You can except to be tired and have increased sensitivity for the first couple of days following the surgery. For the first month after surgery, you’ll need to wear a surgical bra that will help reduce swelling and provide extra support. After this time, you can wear a sports bra and at three to four months you can resume wearing normal garments.

In general, for the first two weeks, you’ll want to rest and avoid anything strenuous. After this time, you can generally go back to work and start doing some light activity again. After six weeks, you will be ready for vigorous exercise again.

While no two women have exactly the same recovery experiments, the majority are back to work within ten to fourteen days of their surgery. Within a couple of weeks, most women are able to get 100% back to their full routine.

Generally speaking, you will want to wait until your breast are fully developed before surgically correcting breast asymmetry. Once your breasts have been a stable size and shape for at least one year, breast asymmetry surgery is a good option.

Tubular breasts or constricted breasts typically become apparent during puberty and it’s something that a lot of girls are self-conscious of at a very early age. Of course, this leads to impatience. Many women are anxious to have breast asymmetry surgery as early as possible. While it is important to wait to see how your fully developed breasts look, it can be worthwhile to chat with a plastic surgeon. Dr Turner can look at still-developing breasts to discuss the possible causes and treatment of the breast asymmetry.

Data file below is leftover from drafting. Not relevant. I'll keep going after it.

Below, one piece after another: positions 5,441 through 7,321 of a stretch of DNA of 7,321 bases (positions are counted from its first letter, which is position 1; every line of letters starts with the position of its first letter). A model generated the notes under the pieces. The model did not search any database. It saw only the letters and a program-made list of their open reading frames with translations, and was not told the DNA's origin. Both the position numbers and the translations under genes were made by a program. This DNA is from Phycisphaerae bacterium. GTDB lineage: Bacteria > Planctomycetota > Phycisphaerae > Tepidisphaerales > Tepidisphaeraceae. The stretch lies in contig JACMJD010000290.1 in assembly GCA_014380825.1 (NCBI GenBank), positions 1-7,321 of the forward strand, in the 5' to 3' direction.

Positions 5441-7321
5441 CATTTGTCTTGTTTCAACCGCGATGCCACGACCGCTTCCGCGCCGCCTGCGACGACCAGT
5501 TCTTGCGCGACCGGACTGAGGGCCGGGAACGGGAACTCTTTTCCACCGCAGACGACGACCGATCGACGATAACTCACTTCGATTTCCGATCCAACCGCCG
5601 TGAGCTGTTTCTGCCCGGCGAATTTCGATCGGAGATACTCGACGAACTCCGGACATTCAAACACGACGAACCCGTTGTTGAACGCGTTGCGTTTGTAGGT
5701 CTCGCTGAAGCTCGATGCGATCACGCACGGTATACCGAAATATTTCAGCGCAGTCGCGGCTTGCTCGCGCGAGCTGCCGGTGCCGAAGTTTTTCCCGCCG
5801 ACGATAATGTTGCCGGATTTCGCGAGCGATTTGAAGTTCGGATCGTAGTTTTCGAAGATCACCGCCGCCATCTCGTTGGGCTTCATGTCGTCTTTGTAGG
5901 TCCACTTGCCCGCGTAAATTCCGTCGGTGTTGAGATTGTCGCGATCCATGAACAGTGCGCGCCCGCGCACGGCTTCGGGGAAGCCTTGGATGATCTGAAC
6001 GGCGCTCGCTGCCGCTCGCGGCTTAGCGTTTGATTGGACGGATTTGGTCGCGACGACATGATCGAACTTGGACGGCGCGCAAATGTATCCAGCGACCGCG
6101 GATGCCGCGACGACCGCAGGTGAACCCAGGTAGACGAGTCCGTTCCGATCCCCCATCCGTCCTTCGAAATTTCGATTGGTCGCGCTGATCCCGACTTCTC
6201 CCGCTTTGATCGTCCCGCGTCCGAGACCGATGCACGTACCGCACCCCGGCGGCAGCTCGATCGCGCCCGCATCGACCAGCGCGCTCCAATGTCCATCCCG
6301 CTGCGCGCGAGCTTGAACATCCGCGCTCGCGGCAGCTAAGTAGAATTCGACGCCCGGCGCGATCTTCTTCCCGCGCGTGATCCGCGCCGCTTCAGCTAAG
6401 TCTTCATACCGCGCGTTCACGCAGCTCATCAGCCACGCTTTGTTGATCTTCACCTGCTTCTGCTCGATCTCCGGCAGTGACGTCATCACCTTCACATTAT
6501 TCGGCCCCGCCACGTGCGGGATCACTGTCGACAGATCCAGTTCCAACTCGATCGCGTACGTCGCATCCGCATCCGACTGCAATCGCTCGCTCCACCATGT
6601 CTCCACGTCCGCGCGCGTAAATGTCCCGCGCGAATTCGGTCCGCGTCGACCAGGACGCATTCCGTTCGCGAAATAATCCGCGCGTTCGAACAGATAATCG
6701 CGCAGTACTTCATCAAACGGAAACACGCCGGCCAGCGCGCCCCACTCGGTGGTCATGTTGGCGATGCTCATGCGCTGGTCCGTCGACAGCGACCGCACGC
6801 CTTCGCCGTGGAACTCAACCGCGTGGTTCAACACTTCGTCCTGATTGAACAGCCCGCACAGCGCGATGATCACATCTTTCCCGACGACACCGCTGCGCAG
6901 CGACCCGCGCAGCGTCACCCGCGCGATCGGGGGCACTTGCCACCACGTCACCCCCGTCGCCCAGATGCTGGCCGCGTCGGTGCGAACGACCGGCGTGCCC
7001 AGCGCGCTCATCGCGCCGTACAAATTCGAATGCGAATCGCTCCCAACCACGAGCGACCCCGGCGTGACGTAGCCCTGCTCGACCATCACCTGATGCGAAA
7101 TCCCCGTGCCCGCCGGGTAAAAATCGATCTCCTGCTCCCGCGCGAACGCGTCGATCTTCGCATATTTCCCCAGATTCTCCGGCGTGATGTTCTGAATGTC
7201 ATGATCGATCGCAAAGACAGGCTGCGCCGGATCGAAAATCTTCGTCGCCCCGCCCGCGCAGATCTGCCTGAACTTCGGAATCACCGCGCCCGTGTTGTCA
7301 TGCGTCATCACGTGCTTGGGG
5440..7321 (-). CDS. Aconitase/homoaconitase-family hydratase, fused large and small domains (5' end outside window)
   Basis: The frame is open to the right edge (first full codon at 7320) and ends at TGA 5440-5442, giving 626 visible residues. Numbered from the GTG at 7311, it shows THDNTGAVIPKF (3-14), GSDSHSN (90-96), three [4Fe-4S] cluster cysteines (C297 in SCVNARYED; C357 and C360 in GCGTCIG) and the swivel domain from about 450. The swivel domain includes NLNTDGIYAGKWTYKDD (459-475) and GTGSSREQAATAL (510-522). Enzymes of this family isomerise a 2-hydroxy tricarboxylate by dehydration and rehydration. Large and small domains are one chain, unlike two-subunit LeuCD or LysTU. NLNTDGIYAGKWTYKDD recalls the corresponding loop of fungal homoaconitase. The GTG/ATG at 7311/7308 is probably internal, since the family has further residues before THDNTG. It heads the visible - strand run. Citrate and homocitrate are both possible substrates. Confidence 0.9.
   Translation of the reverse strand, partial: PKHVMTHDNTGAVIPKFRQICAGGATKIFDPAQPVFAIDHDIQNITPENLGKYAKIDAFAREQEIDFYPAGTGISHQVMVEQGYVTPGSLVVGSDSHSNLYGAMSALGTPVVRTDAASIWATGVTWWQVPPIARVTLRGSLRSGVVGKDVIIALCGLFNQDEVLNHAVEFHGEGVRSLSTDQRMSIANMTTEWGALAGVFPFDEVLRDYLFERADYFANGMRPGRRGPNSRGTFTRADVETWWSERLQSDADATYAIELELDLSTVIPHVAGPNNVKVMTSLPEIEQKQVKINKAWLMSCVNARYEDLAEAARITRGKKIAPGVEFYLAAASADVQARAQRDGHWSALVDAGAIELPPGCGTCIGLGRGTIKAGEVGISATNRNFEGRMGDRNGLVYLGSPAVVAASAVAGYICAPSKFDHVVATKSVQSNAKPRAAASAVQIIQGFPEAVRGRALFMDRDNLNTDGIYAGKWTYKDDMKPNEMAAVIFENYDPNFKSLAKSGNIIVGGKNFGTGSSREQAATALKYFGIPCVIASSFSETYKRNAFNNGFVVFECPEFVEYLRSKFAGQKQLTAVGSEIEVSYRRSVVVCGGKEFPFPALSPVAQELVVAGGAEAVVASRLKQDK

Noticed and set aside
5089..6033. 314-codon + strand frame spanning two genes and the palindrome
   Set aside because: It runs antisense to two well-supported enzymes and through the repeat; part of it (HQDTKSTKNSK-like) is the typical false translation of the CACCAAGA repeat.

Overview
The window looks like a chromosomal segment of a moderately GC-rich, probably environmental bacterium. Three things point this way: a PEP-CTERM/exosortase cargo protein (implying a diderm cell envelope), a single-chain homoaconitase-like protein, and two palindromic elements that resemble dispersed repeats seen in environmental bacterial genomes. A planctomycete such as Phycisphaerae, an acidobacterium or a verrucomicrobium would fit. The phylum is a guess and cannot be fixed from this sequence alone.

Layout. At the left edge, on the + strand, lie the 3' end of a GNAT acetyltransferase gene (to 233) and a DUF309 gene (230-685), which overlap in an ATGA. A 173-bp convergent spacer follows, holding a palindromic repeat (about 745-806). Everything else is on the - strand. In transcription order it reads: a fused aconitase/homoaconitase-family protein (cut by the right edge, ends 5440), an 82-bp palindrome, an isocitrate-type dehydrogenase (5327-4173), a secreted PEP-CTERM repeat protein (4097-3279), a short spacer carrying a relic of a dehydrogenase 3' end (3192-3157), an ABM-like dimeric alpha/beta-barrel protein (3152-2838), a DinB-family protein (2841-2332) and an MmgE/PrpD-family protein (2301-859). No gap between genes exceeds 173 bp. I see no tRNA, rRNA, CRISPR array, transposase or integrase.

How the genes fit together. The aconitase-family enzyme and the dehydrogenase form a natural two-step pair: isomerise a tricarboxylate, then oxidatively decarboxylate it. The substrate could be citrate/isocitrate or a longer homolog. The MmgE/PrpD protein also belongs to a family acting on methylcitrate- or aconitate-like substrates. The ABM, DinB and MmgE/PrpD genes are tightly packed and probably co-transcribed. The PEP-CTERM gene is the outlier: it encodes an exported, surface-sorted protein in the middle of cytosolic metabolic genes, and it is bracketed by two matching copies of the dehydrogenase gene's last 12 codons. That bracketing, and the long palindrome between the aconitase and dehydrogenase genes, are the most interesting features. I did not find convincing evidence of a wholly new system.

Breast asymmetry correction is performed under a general anaesthetic in a private hospital in Sydney with a qualified anaesthetist. Most patients are able to go home the same day of surgery. Dr Turner will monitor your healing and, in most cases, he will send you home to rest shortly after you’ve woken up from the procedure. From there, you will want to plan for ten to fourteen days of rest following your breast asymmetry correction.

Breast scars are dependant on your particular type of asymmetric and tuberous breast correction. Tuberous breast deformity usually requires a periareolar (circle around the areola) scar to allow the size of the areola to be reduced. Most tuberous breast correction also requires a breast implant, which is placed via an incision in the new breast fold location. If you have a breast lift or a breast reduction, there will be a vertical scar on the lower aspect of the breast extending into the breast fold.

Tuberous breast asymmetry correction in Sydney may fall under the Medicare item number 45559. The best way to go about getting rebate is to get pre approval from Medicare. After your consultation with Dr Turner, expect breast asymmetry preapproval to come within 6 – 12 weeks.

Breast implant surgery for tuberous breast correction usually does not affect your ability to breastfeed. Breast reduction surgery, however can interfere with breastfeeding in some women. When you come for a tuberous breast asymmetry correction surgery consultation in our Sydney clinic, Dr Turner will go over every possible risk involved in your type of breast asymmetry surgery.

While our goal is to create symmetrical and natural looking breasts, it is not possible to match both of your breasts exactly during the operation. Although you’ll see beautiful symmetry when you are wearing a bra or clothes, there will still be some variation to your breasts. Of course, this is only natural. All women, including those without tubular breasts or constricted breasts, have minor variations between their breasts.